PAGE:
Steven Sotloff, US journalist in sights of jihadists
Steven Sotloff, the 31-year-old American freelance journalist facing threat of execution by Islamic State militants, has covered conflict in Muslim countries for years with care and respect, colleagues said.
Washington: Steven Sotloff, the 31-year-old American freelance journalist facing threat of execution by Islamic State militants, has covered conflict in Muslim countries for years with care and respect, colleagues said.
Well versed in the history and culture of the Middle East, the self-styled "stand-up philosopher from Miami" was seen Tuesday in a video released by IS that showed the beheading his compatriot and colleague James Foley.
The black-clad executioner, speaking with a clear London accent, then paraded Sotloff before the camera and said he would die unless President Barack Obama changes course after ordering US air raids against IS positions in Iraq.
Sotloff`s head was shaved and he wore the type of orange jumpsuits seen on terror suspects held by the United States at Guantanamo Bay.
He was kidnapped more than a year ago, on August 4, 2013. His loved ones only revealed the timeline of his captivity this week, due to a previous media blackout.
Sotloff has worked as a freelance journalist for Time, the Christian Science Monitor, Foreign Policy and World Affairs Journal.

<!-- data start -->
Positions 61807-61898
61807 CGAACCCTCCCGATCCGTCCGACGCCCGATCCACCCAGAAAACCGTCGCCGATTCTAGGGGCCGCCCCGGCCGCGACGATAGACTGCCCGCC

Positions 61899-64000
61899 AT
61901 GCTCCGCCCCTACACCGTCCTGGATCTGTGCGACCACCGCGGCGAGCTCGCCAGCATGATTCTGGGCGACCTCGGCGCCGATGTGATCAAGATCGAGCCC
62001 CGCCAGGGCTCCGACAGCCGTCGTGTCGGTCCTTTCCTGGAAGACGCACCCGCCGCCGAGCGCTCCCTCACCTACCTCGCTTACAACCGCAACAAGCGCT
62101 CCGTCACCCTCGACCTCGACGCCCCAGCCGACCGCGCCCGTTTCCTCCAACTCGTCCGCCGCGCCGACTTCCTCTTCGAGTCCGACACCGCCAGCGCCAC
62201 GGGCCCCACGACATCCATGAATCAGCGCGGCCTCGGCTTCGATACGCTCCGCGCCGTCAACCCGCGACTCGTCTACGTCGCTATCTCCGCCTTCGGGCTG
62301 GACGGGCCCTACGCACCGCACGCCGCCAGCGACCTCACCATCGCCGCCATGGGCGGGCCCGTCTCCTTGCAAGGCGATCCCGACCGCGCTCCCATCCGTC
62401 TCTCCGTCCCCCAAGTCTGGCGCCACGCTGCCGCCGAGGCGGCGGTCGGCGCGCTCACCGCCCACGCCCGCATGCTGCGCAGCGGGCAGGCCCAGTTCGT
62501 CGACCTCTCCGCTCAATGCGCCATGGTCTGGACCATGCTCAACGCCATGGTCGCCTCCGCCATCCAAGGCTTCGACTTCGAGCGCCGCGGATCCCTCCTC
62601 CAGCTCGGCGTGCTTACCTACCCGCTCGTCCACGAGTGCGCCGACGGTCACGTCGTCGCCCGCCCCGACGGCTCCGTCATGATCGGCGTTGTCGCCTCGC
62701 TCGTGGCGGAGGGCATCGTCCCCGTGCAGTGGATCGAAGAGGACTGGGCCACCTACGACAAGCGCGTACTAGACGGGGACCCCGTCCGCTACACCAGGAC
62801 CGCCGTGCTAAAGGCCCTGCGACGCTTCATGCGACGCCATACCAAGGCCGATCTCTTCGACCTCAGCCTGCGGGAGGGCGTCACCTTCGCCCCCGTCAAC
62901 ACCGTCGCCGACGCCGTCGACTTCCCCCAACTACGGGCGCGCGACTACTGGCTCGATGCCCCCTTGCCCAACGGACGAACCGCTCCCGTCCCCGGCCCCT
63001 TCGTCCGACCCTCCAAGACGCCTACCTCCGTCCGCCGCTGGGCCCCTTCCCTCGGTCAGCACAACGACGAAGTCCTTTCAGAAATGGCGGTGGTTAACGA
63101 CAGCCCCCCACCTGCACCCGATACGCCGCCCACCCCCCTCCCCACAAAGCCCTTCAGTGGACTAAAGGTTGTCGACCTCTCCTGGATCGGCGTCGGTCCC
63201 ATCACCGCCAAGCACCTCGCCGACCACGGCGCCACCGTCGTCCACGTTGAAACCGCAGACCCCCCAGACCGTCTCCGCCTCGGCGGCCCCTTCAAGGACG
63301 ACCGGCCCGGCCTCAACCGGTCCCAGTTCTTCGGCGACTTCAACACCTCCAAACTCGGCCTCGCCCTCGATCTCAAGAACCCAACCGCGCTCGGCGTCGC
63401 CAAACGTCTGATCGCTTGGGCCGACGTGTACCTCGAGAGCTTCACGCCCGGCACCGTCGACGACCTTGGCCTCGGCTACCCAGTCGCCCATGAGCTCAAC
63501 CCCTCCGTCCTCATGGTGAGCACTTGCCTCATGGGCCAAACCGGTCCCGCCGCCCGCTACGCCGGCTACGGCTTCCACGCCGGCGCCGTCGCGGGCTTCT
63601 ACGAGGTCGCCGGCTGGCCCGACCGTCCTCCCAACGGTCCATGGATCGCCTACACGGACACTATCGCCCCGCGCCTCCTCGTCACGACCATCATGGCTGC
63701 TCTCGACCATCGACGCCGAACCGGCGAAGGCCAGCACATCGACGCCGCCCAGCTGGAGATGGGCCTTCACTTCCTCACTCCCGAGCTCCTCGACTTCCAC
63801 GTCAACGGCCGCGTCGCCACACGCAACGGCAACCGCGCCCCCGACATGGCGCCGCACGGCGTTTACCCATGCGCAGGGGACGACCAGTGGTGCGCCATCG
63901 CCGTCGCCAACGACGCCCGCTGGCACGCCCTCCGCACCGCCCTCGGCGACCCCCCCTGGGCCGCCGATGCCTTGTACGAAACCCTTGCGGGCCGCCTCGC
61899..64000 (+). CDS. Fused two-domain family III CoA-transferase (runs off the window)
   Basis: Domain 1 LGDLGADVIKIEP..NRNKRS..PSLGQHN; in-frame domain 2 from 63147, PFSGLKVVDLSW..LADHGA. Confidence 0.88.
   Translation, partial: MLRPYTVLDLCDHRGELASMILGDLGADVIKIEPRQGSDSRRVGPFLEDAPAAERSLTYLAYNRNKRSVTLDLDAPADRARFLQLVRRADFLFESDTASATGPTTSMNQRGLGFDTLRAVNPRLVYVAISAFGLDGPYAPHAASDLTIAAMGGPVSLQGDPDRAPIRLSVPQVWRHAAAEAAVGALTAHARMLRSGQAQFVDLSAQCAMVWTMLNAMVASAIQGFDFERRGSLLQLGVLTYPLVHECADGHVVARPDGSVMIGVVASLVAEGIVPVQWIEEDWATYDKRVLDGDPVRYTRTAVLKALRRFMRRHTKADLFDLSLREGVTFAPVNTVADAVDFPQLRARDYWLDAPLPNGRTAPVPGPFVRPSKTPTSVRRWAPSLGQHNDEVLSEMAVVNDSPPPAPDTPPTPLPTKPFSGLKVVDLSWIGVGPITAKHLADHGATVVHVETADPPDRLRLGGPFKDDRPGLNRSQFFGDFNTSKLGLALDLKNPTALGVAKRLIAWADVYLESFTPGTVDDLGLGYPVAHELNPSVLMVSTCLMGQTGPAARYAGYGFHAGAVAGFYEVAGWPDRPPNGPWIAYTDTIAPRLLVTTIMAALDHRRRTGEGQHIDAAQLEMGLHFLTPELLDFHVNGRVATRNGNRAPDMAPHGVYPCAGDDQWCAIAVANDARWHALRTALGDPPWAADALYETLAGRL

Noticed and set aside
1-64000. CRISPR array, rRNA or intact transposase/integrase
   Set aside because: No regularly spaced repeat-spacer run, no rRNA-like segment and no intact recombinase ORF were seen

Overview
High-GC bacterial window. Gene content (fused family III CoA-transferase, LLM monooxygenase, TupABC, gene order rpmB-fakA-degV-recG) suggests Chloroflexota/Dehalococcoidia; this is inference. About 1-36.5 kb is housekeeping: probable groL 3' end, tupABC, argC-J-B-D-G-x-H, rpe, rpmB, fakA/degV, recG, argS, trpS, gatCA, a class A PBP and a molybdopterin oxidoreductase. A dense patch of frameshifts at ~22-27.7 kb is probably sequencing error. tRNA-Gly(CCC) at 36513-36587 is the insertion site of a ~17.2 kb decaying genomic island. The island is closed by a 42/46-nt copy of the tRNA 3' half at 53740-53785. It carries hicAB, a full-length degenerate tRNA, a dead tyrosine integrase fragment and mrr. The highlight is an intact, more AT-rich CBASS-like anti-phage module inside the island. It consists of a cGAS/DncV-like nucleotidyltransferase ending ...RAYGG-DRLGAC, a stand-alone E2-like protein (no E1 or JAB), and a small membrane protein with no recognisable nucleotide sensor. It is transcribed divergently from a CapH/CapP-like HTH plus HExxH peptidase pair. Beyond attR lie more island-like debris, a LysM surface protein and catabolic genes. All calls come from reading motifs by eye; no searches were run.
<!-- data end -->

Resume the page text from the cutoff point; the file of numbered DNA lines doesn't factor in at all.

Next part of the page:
"Steve Sotloff lived in Yemen for years, spoke good Arabic, deeply loved Islamic world... for this he is threatened with beheading," tweeted writer Ann Marlowe, who met Sotloff during the conflict in Libya.
Speaking to The Miami Herald, she insisted that Sotloff was "no war junkie."
He was "committed to the Arab Spring and very respectful of Islamic culture," Marlowe added.
On social media like Instagram and Facebook, the journalist posted poignant images of civilians in the grips of conflict beyond their control, including children in a Syrian refugee camp.
On Twitter, he spoke of the conflict in Syria and the Arab Spring popular revolts in countries like Egypt and Libya but also his favorite basketball team, the Miami Heat.
"Is it bad that I want to focus on #syria, but all I can think of is a #HEATFinals repeat?" he wrote in a June 2013 tweet."Sotloff is young and funny and irreverent," recalled Newsweek`s Middle East editor Janine di Giovanni, who worked with him in Syria.
"He lived in Benghazi, Libya -- he actually lived there -- one of the few freelance reporters who felt he had to stay there to do his job properly. He is a great storyteller, but he is also smart and committed."
His most recent employer, World Affairs, described him as "an honest and thoughtful journalist who strives to understand the story from local perspectives and report his findings straightforwardly."
"He is certainly courageous," it added.
Fellow freelance journalist Ben Taub said Sotloff had actually planned to take a break from reporting, but wanted one last Syria run.
"He said he was chasing a good story, but kept the specifics close to his chest," Taub wrote in The Daily Beast.
"He was experienced. He could speak Arabic. He was careful. And he told me he had had enough."
Taub also suggested that the identity of Sotloff`s fixer may have been compromised before crossing the border into Syria from Turkey due to an imprudent Canadian photographer who had never covered war and had wanted to cover the conflict but backed out at the last minute.
After the release of the IS video, Sotloff`s family urged President Barack Obama to "take immediate action" to rescue him.
A petition posted on the White House website was signed by nearly 9,000 people by late Friday.